Number of Primes is Infinite/Proof 2

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The number of primes is infinite.


Define a topology on the integers $\Z$ by declaring a subset $U \subseteq \Z$ to be an open set if and only if it is either:

the empty set $\O$


a union of sequences $\map S {a, b}$, where:
$\map S {a, b} = \set {a n + b: n \in \Z} = a \Z + b$

In other words, $U$ is open if and only if every $x \in U$ admits some non-zero integer $a$ such that $\map S {a, x} \subseteq U$.

The open set axioms are verified as follows:

$(O1): \quad$ All unions of open sets are open:

For any set of open sets $U_i$ and $x$ in their union $U$, any of the numbers $a_i$ for which $\map S {a_i, x} \subseteq U_i$ also shows that $\map S {a_i, x} \subseteq U$.

$(O2): \quad$ The intersection of two (and hence finitely many) open sets is open:

Let $U_1$ and $U_2$ be open sets.

Let $x \in U_1 \cap U_2$ (with integers $a_1$ and $a_2$ establishing membership).

Set $a$ to be the lowest common multiple of $a_1$ and $a_2$.


$\map S {a, x} \subseteq \map S {a_i, x} \subseteq U_1 \cap U_2$

$(O3): \quad$ By definition, $\O$ is open: $\Z$ is just the sequence $\map S {1, 0}$, and so is open as well.

The topology is quite different from the usual Euclidean one, and has two notable properties:

$(1): \quad$ Since any non-empty open set contains an infinite sequence, no finite set can be open. Put another way, the complement of a finite set cannot be a closed set.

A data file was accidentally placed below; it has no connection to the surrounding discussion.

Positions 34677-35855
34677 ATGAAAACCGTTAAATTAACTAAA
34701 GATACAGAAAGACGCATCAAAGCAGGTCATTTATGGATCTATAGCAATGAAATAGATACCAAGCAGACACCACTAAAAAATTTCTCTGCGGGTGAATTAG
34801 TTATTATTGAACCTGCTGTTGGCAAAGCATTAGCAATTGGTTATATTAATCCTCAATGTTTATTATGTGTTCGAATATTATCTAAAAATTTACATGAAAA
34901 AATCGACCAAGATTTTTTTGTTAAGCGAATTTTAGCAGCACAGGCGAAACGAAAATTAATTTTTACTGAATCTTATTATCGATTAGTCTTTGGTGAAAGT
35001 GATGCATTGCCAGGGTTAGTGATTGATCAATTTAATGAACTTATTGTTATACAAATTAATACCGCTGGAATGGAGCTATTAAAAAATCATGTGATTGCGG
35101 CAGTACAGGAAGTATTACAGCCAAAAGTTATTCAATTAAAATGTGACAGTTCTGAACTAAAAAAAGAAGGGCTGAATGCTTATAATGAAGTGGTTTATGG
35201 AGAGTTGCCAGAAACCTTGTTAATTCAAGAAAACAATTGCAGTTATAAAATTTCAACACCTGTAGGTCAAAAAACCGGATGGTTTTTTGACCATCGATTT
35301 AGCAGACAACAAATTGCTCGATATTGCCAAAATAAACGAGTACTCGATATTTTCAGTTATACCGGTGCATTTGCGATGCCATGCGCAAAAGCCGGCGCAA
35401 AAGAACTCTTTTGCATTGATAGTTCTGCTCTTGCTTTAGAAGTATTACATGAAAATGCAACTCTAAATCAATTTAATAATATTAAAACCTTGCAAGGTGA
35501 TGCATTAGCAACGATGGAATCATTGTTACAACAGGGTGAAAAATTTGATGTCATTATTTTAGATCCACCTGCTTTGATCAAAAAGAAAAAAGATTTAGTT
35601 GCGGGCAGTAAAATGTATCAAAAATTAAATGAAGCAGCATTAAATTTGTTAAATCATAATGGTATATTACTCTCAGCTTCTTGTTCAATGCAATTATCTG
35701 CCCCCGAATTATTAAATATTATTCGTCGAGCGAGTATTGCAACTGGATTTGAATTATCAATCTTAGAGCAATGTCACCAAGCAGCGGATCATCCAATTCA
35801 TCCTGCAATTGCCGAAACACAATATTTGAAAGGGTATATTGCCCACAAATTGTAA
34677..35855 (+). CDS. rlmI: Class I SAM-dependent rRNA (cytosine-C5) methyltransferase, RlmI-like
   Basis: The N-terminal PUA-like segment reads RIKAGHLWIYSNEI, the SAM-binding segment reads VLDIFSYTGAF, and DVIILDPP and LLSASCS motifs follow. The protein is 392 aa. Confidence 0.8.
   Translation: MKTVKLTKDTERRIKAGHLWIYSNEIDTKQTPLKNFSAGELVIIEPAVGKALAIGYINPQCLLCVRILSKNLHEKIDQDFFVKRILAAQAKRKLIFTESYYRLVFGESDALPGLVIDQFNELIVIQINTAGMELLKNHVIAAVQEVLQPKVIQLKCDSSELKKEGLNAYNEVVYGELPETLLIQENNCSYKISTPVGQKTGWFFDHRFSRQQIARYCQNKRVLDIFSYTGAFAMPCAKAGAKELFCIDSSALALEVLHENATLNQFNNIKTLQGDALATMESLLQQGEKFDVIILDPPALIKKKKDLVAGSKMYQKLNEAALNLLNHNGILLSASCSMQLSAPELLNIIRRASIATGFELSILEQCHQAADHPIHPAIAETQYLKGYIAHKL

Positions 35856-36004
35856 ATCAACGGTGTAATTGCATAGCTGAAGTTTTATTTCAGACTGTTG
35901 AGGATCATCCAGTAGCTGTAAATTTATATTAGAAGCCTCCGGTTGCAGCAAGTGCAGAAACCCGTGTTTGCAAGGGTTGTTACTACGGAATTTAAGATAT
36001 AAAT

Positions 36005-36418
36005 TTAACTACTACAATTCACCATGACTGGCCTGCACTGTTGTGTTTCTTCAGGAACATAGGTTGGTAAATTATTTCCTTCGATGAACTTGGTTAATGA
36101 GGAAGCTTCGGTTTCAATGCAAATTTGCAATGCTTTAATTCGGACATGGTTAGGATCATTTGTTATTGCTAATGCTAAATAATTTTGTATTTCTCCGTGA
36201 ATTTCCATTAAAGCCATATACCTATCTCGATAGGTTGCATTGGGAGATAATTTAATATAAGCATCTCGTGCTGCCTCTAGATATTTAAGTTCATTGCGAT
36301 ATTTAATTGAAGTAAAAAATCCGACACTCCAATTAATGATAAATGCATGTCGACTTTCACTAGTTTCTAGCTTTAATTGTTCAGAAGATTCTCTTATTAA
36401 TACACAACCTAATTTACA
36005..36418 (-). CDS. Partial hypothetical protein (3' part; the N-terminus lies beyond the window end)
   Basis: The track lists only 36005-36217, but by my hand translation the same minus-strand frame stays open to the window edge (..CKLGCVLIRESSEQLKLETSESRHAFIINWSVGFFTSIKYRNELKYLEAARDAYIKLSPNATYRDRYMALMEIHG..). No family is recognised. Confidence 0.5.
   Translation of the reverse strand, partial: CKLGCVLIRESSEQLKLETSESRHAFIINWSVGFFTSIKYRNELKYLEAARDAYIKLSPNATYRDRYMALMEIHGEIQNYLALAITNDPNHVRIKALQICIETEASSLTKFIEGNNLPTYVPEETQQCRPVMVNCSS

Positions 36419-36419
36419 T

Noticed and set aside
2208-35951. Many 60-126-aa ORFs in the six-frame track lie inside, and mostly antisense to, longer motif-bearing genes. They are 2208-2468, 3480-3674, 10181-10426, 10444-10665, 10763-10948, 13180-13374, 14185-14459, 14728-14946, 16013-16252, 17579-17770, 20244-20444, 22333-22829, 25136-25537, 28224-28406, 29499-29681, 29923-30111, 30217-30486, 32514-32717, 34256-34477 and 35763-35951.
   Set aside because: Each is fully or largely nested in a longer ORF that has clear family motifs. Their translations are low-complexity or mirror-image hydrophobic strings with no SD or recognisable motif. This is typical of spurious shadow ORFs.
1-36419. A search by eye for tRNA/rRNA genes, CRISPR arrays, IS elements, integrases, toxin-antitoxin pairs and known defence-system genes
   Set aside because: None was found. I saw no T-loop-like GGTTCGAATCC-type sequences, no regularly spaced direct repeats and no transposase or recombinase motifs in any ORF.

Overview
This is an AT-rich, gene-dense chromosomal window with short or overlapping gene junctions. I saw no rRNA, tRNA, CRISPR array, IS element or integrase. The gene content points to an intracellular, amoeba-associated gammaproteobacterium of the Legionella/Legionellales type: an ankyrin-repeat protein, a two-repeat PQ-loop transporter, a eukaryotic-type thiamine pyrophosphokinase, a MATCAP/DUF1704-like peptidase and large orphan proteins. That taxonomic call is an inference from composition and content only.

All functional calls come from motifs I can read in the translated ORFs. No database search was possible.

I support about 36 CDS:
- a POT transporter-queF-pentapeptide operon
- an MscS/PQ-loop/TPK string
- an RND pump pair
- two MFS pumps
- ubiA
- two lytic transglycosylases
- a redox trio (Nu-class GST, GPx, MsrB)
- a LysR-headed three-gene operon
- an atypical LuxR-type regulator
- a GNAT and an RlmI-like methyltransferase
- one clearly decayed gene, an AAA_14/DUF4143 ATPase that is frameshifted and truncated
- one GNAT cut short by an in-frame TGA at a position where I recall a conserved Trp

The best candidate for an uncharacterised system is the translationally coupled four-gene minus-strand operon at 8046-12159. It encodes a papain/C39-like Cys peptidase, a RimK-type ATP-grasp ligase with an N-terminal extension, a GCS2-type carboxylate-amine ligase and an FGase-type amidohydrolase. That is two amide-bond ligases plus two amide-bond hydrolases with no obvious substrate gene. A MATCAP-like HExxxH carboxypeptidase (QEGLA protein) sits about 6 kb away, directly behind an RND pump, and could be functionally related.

$(2): \quad$ The basis sets $\map S {a, b}$ are both open and closed: they are open by definition, and we can write $\map S {a, b}$ as the complement of an open set as follows:
$\displaystyle \map S {a, b} = \Z \setminus \bigcup_{j \mathop = 1}^{a - 1} \map S {a, b + j}$

The only integers that are not integer multiples of prime numbers are $-1$ and $+1$, that is:

$\displaystyle \Z \setminus \set {-1, + 1} = \bigcup_{\text {$p$ prime} } \map S {p, 0}$

By the first property, the set on the left hand side cannot be closed.

On the other hand, by the second property, the sets $\map S {p, 0}$ are closed.

So, if there were only finitely many prime numbers, then the set on the right hand side would be a finite union of closed sets, and hence closed.

Therefore by Proof by Contradiction, there must be infinitely many prime numbers.


Also see

Historical Note

This proof was created by Hillel Furstenberg.

As such it is often referred to as Furstenberg's proof.